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About Philip Catherine

An immensely gifted Belgian guitarist, Philip Catherine is a highly regarded performer known for his harmonically nuanced, deeply lyrical playing and crisply rounded fretboard touch. Born in London in 1942 to an English mother and Belgian father, Catherine moved to Brussels with his family at a young age. As a teenager, he became interested in the guitar, influenced at the time by French singer/songwriter and poet George Brassens. By age 14 he was taking lessons, and learning the basic elements of jazz improvisation when he discovered Django Reinhardt. He quickly absorbed the jazz legend's distinctive style, and eventually picked up other influences, including Belgian guitarist René Thomas. He also immersed himself in albums by such luminaries as Art Blakey, Clifford Brown, Max Roach, and others.

Catherine began playing gigs while in his teens, working in a trio with American Hammond B-3 specialist Lou Bennett and drummer Oliver Jackson. There were also stints with Belgian saxophonist Jack Sels and Philadelphia-born/Brussels-based drummer Edgar Bateman. In 1970, violinist Jean-Luc Ponty asked him to join his band and, inspired by contemporaries like John McLaughlin and Larry Coryell, Catherine stayed with Ponty for a year, dedicating himself to the progressive fusion sound. Also during this period, he attended formal music classes at Berklee College of Music in Boston.

After returning to Belgium, Catherine found himself in high demand and developed a bevy of connections, including playing with Klaus Weiss, Les McCann, Karin Krog, Dexter Gordon, and others. As a solo artist, he made his debut with 1971's Stream, a funky, inventive mix of acoustic and electric jazz. He followed up in 1975 with Guitars and September Man, both also highly inventive, fusion-influenced albums. Sessions with Herb Geller, Niels-Henning Ørsted Pedersen, and Charles Mingus followed, as did a duo tour with guitarist Coryell. Also during the '70s, he paired with close associate saxophonist Charlie Mariano for a handful of sessions, and rounded out the decade with his own Nairam, which also featured Mariano, along with trumpeter Palle Mikkelborg and others.

During the '80s, Catherine's profile continued to rise as he released several more well-regarded efforts, including Babel, End of August, and Trio with guitarist Christian Escoude and violinist Didier Lockwood. There also were dates with Aldo Romano, Stéphane Grappelli, and Kenny Drew. Also in the '80s, he gained attention for his work with legendary West Coast trumpeter/vocalist Chet Baker, touring and appearing on such albums as 1983's Mr. B and 1985's Strollin'. Although his 1986 album, Transparence, layered keyboards into his atmospheric sound, his work with Baker pointed toward a more acoustic-leaning aesthetic. It was a sound he further embraced on 1990's I Remember You. Dedicated to Baker (who died in 1989), the album also featured trumpeter/flügelhornist Tom Harrell. Throughout the '90s, Catherine released a steady stream of albums for smaller jazz labels like Enja, Criss Cross, and Dreyfus, including albums like Moods, Vol. 1, Spanish Nights, and 1999's Guitar Groove.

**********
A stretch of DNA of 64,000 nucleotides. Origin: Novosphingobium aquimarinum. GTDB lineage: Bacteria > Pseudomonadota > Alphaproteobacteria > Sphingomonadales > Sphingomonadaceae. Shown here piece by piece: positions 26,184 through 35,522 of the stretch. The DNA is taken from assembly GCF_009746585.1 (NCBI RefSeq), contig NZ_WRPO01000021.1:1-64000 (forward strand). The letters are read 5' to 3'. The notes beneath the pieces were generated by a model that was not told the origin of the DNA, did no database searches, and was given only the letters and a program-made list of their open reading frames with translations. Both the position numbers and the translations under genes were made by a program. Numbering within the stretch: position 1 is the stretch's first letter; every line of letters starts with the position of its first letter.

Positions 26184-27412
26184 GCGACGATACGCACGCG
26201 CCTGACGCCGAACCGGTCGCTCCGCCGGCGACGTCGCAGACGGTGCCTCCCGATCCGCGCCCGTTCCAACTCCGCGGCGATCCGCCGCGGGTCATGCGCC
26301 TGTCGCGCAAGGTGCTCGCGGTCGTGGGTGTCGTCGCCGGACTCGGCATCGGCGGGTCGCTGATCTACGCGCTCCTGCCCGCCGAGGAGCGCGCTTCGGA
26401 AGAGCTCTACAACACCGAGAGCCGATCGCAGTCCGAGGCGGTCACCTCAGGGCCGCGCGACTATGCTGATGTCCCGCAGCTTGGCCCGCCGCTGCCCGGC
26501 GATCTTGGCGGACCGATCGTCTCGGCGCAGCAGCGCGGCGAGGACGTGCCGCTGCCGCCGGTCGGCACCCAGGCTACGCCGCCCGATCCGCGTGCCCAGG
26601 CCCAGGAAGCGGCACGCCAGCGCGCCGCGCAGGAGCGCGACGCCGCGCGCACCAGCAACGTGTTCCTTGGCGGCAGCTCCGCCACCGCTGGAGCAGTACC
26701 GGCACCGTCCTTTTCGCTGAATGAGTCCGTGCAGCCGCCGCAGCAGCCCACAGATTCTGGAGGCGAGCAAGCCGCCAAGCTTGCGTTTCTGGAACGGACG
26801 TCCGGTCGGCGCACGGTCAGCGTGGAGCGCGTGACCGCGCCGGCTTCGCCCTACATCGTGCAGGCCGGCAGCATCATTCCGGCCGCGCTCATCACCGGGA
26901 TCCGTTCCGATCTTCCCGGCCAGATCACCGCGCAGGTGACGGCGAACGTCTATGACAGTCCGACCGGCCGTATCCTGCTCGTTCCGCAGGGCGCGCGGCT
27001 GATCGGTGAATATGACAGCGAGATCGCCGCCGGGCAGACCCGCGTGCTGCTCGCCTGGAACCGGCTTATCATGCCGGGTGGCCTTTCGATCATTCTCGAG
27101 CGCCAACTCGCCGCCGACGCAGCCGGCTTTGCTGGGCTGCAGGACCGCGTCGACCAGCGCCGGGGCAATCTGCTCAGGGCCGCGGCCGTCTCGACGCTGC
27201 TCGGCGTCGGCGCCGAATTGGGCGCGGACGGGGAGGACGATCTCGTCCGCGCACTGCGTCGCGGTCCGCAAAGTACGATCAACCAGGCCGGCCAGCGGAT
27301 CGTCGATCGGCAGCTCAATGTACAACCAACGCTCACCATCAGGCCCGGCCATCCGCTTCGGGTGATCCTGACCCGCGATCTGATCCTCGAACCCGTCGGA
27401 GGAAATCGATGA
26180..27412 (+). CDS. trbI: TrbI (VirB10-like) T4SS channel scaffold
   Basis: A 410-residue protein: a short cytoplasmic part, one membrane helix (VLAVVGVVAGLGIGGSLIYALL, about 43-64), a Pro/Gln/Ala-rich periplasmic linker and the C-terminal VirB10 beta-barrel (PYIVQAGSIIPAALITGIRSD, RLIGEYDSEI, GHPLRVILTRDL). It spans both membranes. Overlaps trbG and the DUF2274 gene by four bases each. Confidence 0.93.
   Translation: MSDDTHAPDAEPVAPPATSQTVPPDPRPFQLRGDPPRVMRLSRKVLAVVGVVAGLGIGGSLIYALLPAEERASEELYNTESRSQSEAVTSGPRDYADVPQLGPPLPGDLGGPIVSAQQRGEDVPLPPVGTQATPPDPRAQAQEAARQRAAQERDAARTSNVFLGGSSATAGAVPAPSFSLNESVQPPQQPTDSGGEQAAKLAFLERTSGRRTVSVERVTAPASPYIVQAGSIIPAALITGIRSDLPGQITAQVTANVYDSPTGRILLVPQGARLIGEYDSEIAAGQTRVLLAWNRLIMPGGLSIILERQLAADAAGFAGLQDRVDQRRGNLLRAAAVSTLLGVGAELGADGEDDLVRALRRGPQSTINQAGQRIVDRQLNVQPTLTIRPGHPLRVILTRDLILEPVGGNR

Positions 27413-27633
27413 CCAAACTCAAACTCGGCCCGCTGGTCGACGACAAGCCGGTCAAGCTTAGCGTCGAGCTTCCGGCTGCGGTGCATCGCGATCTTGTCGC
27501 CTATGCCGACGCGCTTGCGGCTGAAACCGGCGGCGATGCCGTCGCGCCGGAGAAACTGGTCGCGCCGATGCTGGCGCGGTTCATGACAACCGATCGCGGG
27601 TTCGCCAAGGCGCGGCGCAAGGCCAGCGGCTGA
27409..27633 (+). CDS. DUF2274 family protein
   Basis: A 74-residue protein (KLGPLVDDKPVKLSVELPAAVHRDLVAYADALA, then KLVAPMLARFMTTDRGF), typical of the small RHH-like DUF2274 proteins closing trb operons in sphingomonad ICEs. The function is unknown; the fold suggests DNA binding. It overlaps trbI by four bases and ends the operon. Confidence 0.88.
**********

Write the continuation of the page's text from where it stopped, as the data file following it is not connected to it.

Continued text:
In 2001, he returned with Blue Prince, which found him balancing his love of acoustic jazz and electric fusion. Joining him were trumpeter Bert Joris, bassist Hein van de Geyn, and drummer Hans Van Oosterhout. Joris was also on board for 2002's Summer Night. The orchestral album Meeting Colours followed three years later. The more intimate Guitars Two appeared in 2008. He then joined bassist van de Geyn, pianist Enrico Pieranunzi, and drummer Joe La Barbera for the 2010 live album Concert in Capbreton. A year later, he delivered the trio date Plays Cole Porter, followed by 2013's warmly sophisticated Côté Jardin. The duo album New Folks with bassist Martin Wind followed a year later. He then joined the Orchestre Royal de Chambre de Wallonie for 2015's The String Project: Live in Brussels. ~ Matt Collar

London, England
Oct 27, 1942

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